If any of you people who refuse to play 'dead systems' are reading this, I'd love to hear your thoughts on why a 'living system' is important to you.  Give me a reason to stop pitying you, and respect your choice to only play a game that receives support from the company, and to drop it as soon as the company stops supporting it.

*Yes, the clones are meant to foster creativity, not serve as a crutch to keep those systems 'alive.'  But I've seen quite a few people hyping them by claiming that they keep the old games 'alive' to those who shun 'dead' games.


  1. I'm not one of the people who won't play a dead system. However, I knew that to run a decent game, I'd need to gather new players, and it is a bit of a harder sell for people when you tell them "Well, it's not sold in stores, and not legal to download a pdf scan, so you can't have your own copy of the rules." One of my players had never played D&D at all but wanted to read up on it before the first session so he'd have some idea about what it is all about. FWIW. In the end no one has a problem playing an OOP game but newer gamers are sued to being able to have their own copy of the rules, so there is a different mentality now. BITD I resisted the temptation to read my brothers MM and DMG because I wanted to be surprised; now it's seen as "mastery" of the game.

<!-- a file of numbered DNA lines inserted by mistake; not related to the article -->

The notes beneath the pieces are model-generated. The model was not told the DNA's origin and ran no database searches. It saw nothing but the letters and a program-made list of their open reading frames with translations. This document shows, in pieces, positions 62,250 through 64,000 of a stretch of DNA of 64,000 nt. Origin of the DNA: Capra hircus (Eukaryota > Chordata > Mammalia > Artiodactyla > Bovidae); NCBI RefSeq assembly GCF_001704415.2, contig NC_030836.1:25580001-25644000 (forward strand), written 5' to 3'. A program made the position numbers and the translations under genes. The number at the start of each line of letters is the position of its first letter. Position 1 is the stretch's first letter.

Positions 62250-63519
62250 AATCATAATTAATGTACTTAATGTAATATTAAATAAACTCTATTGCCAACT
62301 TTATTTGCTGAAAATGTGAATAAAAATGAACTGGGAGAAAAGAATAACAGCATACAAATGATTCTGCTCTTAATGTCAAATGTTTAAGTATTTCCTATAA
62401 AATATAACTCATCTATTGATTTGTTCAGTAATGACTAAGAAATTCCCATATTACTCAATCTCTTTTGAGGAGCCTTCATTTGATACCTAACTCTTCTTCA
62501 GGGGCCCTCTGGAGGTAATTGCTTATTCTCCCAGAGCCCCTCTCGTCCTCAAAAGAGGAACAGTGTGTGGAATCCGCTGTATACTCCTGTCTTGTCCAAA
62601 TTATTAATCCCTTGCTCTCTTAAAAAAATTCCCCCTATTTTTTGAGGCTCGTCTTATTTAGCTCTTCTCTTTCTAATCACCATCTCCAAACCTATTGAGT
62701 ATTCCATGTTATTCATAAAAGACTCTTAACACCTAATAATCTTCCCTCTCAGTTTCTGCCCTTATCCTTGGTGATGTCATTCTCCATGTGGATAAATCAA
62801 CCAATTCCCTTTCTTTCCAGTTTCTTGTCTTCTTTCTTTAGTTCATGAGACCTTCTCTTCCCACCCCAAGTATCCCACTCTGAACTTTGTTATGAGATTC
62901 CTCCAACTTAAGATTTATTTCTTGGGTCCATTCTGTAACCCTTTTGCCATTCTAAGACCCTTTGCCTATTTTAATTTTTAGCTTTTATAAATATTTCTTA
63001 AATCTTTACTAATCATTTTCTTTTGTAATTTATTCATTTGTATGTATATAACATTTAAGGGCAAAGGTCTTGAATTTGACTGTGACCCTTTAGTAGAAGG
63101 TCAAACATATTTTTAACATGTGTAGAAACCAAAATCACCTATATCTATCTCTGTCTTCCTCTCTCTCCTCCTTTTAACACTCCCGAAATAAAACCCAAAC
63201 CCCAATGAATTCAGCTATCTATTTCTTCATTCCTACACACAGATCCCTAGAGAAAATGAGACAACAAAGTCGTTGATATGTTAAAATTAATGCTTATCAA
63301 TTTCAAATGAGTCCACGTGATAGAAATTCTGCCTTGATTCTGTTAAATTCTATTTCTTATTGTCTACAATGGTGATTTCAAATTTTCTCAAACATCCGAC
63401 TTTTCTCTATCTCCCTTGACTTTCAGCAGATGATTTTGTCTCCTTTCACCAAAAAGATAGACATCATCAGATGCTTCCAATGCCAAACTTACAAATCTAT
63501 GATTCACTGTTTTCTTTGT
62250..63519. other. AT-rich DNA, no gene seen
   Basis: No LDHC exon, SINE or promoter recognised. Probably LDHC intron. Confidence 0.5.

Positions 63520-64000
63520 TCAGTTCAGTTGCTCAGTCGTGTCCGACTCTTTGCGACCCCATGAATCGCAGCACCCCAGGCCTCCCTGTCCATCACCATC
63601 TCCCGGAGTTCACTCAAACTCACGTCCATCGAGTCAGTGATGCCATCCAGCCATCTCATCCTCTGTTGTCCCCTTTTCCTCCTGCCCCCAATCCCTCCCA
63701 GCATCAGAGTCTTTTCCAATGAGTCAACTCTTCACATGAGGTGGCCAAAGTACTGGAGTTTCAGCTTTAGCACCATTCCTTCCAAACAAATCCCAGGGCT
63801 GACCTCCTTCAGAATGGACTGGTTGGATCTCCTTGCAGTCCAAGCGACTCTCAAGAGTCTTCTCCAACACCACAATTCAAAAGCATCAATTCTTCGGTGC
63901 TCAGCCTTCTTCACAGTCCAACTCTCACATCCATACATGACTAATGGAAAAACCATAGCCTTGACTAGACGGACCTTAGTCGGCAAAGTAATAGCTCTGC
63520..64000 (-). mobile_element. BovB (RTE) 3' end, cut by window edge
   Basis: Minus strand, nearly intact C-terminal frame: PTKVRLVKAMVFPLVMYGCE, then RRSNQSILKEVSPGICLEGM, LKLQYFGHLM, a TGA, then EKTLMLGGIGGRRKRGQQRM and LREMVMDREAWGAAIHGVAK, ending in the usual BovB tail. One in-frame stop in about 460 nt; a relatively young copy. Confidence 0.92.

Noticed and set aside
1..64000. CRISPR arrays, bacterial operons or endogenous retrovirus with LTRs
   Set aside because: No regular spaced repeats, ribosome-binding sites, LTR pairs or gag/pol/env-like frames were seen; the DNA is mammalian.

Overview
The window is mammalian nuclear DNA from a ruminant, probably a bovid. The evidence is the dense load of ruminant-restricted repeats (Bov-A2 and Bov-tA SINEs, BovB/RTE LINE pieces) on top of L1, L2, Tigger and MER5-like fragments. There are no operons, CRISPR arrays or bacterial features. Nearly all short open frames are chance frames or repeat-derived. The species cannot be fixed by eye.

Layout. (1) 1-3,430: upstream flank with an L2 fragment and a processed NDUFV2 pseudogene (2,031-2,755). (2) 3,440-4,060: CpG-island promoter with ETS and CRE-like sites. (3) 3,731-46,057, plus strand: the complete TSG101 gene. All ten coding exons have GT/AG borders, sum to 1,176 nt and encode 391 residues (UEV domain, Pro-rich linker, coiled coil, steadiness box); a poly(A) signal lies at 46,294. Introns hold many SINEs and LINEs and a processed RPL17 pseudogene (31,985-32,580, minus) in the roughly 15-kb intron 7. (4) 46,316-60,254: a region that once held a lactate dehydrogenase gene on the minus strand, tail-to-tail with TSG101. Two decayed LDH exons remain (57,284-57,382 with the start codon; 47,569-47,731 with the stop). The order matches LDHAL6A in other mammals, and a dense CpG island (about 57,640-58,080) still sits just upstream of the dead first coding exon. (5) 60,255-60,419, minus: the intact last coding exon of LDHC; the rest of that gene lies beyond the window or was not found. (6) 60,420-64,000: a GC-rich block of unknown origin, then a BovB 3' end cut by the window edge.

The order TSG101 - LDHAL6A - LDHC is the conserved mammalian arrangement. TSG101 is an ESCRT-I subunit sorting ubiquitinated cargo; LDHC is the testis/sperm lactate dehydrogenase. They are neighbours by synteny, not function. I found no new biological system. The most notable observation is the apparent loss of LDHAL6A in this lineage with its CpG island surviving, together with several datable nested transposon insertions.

2. I like out of print systems for a couple of reasons. First the fan-community is usually pretty strong and you can get all sorts of gems for free. Star Frontiers is a good example of this.
    Secondly as a collector I can actually complete my collection instead of worrying about new releases every month.

    Mine is different sort of psychopathology I am sure.

  3. I think the main reason why some people don't want to play a "dead" system is because of the externalities of the actual process of gaming. It's a social experience that's harder to experience with less (in terms of numbers of players) of a society.

  4. I have no problem with a dead system per se. In fact, I have been craving going back to Vampire the Masquerade lately.